Monday, June 13, 2011

It Ain't Half Hot Mum racist? Don't make me laugh...



video: wiggy videos.
This article of mine appears in the Sunday Express.

THERE are some scandalous things about modern Britain.

The high cost of railway travel. The poor quality of sliced bread. The England football team. The failure of the BBC to repeat on terrestrial television one of the funniest comedy series in history due to political correctness...


I thought about It Ain’t Half Hot Mum after hearing the sad news of the death of Donald Hewlett, who played Lieutenant-Colonel Reynolds in Jimmy Perry and David Croft’s wonderful comedy.


It Ain’t Half Hot Mum, for those who have never seen it, tells the story of the Royal Artillery Concert Party in India and Burma at the end of the Second World War. The series ran from 1974 to 1981 and enjoyed phenomenal popularity, with two of its stars Windsor Davies and Don Estelle even having a No1 hit record. Yet unlike Dad’s Army, another brilliant Perry-Croft creation which is regularly repeated, no series of It Ain’t Half Hot Mum has been broadcast on terrestrial TV since 1984.


What a crying shame. “It’s without doubt the funniest series David Croft and I wrote. It’s also the show we’re not allowed to talk about,” Jimmy Perry has bemoaned.




For the PC brigade the great “crimes” of the show were that it is supposedly racist and homophobic. In fact it is neither. The Indian characters are portrayed sympathetically and the resourceful bearer Rangi Ram, played by Michael Bates, is the real hero of the show.


“It’s not British Asians who call the show racist,” Perry once said. “They called it and still call it ‘our programme’. It was the BBC executives who’d never been to India who thought it racist.”


The homophobic charge doesn’t stack up either. A running theme in the series is the desire of Battery Sergeant-Major Williams, played so memorably by Windsor Davies, to get the concert party, whom he regards as a “load of poofs” and not proper soldiers, up the jungle to fight the Japanese.


Williams is undoubtedly a homophobe but the joke is firmly on him. In It Ain’t Half Hot Mum, Perry and Croft are lampooning homophobia, not supporting it. In any case it’s wrong to criticise a programme which portrays attitudes prevalent at the time. “That series came nearest to the truth of anything we’ve done,” says Perry, who based the show on his own experiences of running an army concert party.


Perry modelled Davies’s character on his own sergeant-major, a man who got the soldiers to line up and shout: “We’re a bunch of poofs!” Ironically, while that show is absent from our screens, comedy which is far more offensive is allowed in the politically correct era.


New wave and so-called “alternative” comedians sneer at and attack disabled people and other minority groups but because they’re considered hip and trendy they’re allowed to say and do what they want. The double standards are glaring.


While It Ain’t Half Hot Mum has been condemned for casting white Englishman Bates in a lead Indian role, Little Britain duo Matt Lucas and David Walliams were allowed to darken their faces in their portrayal of a wide range of ethnic characters in their latest series Come Fly With Me.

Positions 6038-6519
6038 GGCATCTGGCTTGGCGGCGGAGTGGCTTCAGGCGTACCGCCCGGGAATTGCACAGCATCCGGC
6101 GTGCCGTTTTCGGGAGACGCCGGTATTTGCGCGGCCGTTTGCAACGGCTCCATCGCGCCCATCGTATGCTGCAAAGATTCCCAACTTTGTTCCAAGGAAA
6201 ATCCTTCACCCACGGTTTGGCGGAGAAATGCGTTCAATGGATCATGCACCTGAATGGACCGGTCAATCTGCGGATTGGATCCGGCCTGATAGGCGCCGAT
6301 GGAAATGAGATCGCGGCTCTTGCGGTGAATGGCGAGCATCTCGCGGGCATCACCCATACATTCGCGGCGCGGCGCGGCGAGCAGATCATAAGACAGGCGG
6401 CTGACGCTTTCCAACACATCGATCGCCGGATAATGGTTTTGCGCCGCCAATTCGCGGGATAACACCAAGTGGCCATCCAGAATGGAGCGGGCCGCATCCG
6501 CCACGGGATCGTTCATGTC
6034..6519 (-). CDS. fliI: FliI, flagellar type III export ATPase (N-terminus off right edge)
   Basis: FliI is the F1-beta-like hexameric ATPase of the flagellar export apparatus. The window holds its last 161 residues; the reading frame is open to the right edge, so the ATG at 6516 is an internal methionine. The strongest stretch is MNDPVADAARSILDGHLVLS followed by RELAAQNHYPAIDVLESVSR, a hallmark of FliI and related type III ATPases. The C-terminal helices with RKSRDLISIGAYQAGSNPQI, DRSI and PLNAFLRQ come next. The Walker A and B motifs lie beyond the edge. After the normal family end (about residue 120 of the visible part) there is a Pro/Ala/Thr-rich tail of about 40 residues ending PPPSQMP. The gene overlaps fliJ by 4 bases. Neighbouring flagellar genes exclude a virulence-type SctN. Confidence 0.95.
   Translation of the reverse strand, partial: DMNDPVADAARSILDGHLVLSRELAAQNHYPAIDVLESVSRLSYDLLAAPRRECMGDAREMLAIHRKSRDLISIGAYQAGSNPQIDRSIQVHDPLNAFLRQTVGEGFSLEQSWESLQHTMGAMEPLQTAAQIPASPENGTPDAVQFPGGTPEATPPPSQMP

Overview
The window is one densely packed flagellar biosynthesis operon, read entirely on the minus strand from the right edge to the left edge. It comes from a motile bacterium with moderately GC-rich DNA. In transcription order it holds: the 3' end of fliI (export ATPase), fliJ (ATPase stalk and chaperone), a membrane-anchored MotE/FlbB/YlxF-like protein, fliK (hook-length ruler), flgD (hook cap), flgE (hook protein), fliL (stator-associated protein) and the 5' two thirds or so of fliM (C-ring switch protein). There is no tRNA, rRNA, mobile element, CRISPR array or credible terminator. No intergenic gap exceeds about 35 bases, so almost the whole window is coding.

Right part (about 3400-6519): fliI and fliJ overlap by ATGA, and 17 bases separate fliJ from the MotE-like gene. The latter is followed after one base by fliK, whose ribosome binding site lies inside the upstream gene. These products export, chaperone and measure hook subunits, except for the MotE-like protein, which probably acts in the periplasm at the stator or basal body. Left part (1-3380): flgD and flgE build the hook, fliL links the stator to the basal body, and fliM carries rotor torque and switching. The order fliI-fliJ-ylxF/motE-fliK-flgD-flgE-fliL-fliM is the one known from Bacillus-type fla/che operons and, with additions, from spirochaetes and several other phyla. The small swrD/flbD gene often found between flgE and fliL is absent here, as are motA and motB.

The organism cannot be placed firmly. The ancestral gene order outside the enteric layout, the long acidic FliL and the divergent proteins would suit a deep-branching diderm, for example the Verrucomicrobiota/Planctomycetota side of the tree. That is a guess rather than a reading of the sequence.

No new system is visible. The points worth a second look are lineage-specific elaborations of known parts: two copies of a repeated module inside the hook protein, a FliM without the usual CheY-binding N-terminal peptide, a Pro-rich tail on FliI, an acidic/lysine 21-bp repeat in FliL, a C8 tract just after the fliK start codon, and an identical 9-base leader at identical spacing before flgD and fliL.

Yet Bates, a man brought up in India and who was fluent in Urdu, had legitimate claims to the role as Asian actor Renu Setna, who also appeared in It Aint Half Hot Mum, has conceded. “There’s no way it could have been played by anyone but Michael Bates,” he said.


One of the main differences between the comedy of Perry and Croft and what passes for comedy today is that while Perry and Croft set out simply to make us laugh modern comedians and comedy writers seem more concerned in shocking us.


JUST think of the appalling “prank” phone call which Radio 2 presenters Jonathan Ross and Russell Brand made to Fawlty Towers star Andrew Sachs, in which they made obscene comments about having sex with Sachs’s granddaughter.


Think too of Mock The Week panellist Frankie Boyle poking fun at people with Down’s syndrome. Or Jimmy Carr joking about British servicemen who had lost their limbs.


For today’s “cutting edge” comedy writers nothing is too tasteless. One episode of a Channel 4 series,


The IT Crowd, featured a German cannibal seeking someone who is willing to be eaten. The fact that The IT Crowd won a Bafta award tells us all we need to know about the dire state of television comedy today.


Then of course there’s the bad language which is nowadays so prevalent. Watch the entire 56 episodes of It Ain’t Half Hot Mum and the worst you’ll hear is a very occasional “bastard”.


Perry and Croft didn’t have to use swear words in their attempts to get people to laugh, they were far too talented for that.


Writing about It Ain’t Half Hot Mum in his autobiography, You Have Been Watching, David Croft stated: “Our show wasn’t just a funny programme. It was founded in truth and deserves a place in our classic comedies.”


Let’s hope that the BBC programme schedulers have a change of heart and allow a whole new generation of viewers to enjoy a true television gem.

11 comments:

John said...

"New wave and so-called “alternative” comedians sneer at and attack disabled people and other minority groups but because they’re considered hip and trendy they’re allowed to say and do what they want. The double standards are glaring."